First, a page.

PEM Source

Your source for all things Pediatric Emergency Medicine


CT for headache

(Click the link to comment and to vote – voting not working through email, sorry!)

Note: conundrums are not meant to have a “right” answer – they are to see how most people are practicing. Would love your comments also regarding your thought processes and the evidence behind your decisions. We can learn from each other!

You are seeing a 4 year old child in significant distress due to a headache, which he has had for 2 days. It is bilateral, frontotemporal, not sudden onset, never had before. No associated fever, vomiting, neurologic abnormalities, relevant past medical history. Do you image?

Child with headache in ED, no prior imaging, what do you do?

View Results

Loading ... Loading ...

pemsou5_wp • March 22, 2019

Previous Post

Next Post


  1. Kelly March 26, 2019 - 1:32 am Reply

    Deciding when to perform a CT in a child is always a balance between the risks of missing a serious abnormality vs the risks of radiation associated with the CT. Head CT in a young child is estimated to result in 1 in 1400 to 1 in 3000 excess cancers (as per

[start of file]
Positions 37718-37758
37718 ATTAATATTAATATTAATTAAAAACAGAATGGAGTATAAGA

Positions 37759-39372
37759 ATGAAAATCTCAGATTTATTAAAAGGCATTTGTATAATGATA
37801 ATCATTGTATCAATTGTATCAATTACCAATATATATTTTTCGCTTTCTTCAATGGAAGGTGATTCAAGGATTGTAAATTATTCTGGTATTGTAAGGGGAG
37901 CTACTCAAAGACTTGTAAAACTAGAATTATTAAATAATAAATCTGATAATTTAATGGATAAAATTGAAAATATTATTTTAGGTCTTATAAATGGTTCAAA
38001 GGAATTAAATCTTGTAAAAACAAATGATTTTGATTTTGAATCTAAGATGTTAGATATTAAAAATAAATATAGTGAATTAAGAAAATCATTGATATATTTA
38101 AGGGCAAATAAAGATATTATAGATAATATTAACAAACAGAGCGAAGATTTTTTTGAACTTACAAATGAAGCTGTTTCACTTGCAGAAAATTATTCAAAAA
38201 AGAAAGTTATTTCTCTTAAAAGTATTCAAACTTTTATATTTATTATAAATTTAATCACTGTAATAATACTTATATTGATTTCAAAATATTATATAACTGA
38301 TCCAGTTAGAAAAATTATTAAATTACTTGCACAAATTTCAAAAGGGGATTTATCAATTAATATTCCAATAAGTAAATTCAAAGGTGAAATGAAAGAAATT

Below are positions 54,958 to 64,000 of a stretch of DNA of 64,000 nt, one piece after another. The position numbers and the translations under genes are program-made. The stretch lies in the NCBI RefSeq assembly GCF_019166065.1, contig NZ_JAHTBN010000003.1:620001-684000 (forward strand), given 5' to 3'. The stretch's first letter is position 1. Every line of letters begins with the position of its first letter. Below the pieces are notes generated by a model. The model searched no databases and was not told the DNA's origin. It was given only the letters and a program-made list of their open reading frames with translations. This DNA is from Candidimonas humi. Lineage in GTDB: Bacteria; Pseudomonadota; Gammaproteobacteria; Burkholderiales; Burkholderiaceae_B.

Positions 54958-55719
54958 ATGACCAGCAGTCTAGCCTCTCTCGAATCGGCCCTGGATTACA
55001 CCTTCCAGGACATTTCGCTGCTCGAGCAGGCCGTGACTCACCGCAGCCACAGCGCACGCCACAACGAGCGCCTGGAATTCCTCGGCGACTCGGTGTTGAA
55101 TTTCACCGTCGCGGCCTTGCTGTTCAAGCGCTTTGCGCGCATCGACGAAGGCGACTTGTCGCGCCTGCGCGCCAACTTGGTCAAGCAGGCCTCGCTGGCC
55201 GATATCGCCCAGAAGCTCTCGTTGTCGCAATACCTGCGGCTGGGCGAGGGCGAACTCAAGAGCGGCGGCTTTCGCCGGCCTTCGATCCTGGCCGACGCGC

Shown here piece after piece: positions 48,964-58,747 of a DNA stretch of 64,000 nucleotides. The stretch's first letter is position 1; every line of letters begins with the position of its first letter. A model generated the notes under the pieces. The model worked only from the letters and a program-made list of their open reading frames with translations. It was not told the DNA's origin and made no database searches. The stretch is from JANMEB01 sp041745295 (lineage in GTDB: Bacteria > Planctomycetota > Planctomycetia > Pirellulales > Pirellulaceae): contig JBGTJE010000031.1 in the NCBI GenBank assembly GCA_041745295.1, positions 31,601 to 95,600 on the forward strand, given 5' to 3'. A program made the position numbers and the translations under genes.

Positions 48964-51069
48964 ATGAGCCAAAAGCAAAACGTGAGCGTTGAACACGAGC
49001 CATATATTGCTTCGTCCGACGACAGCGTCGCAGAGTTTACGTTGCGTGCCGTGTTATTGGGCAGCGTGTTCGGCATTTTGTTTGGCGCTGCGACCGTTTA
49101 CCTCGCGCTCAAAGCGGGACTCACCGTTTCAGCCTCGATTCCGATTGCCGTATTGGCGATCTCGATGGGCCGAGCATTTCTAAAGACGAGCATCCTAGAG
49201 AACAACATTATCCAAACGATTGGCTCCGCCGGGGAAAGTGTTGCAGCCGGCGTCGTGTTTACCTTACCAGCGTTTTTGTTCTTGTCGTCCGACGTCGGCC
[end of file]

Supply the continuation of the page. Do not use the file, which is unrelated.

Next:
One study showed that ED CTs done on children with headaches identified an abnormality in 10%. However, significant lesions are uncommon (0.37% of 815 children with headache in one series), and non-emergent abnormalities such as Chiari I malformation, sinusitis, arachnoid cysts, and vascular malformations are more frequently found.
    Red flags for significant lesions can be recalled by the SNOOPY mnemonic: systemic symptoms (fever, ALOC, seizure, cancer, HIV), neurologic abnormalities, onset sudden/thunderclap, occipital location, pattern (progressive, early AM, positional, precipitated by Valsalva), and years < 6yo.
    Reference: Trofimova A et al, Imaging of Children with Nontraumatic Headaches. AJR 2018;210:8-17.

Leave a Reply

Your email address will not be published / Required fields are marked *